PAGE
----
Tomatoes are ideal addition to any garden, whether they are planted in planter pots or in the ground to flourish. Depending on your climate, potted tomato plants can be beneficial because you can protect them during severe weather, as well as control their growth better. There are three common problems with potted tomato plants that affect the fruit. It is important to be able to identify the problems, as well as the cause.
Blossom-end rot is identified when the tomato fruit begins to rot from where it is attached to the plant at the blossom. This is usually caused by a calcium deficiency in the potted tomato plant. This is an easy fix by upping the calcium levels in the soil, such as crushing up some eggshells and adding them to soil or fertilizing with a non-ammoniacal nitrogen fertilizer.
Sunscald is identified if your under-ripe tomatoes are getting to firm, or have light discolorations on the flesh that eventually sink into the fruit. The name, sunscald, explains it all. It is caused by too much direct bright sunlight hitting the potted tomato plants. To prevent this, try to keep the plants lush and thick by not pruning back a lot of the leaves so these can shade the fruit. You can also move the potted plant to a more shady area.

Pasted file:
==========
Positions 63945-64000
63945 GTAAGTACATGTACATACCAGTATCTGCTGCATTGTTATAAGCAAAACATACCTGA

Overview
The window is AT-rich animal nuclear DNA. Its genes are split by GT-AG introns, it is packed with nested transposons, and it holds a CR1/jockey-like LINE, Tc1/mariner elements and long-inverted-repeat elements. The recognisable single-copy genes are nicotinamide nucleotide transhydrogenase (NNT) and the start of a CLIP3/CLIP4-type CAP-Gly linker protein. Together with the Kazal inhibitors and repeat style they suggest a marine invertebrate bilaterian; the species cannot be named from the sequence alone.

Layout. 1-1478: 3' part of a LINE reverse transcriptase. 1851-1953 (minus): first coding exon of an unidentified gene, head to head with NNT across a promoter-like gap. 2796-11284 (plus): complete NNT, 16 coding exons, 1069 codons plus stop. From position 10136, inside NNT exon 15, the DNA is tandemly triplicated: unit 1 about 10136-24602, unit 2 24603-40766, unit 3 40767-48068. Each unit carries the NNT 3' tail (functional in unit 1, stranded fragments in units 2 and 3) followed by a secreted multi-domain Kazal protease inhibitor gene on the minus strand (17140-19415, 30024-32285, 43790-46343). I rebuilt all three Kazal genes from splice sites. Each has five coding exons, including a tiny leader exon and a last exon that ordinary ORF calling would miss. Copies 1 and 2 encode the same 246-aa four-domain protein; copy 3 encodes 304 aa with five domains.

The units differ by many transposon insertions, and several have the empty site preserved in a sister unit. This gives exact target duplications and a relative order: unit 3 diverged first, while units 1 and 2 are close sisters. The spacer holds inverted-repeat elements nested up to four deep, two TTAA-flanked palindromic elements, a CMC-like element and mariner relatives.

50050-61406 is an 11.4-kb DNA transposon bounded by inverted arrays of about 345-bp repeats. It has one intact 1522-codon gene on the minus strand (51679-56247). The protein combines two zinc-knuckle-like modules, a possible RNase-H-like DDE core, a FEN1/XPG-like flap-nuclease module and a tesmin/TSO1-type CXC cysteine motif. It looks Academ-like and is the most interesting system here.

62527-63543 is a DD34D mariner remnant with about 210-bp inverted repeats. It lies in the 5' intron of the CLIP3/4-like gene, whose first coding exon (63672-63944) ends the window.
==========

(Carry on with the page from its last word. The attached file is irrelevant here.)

Growth cracks occur when your potted tomato plant grows too quickly, and the skin can't keep up so it cracks. This process is similar to stretch marks on humans. There are three kinds of growth cracks. Radial cracks begin at the stem and stretch outward. Concentric cracks are circular cracks around the stem, and russeting cracks that are tiny and scar all over the fruit, giving the fruit a rough appearance. To avoid cracking, make sure your tomatoes have a consistent, steady water supply and fertilization.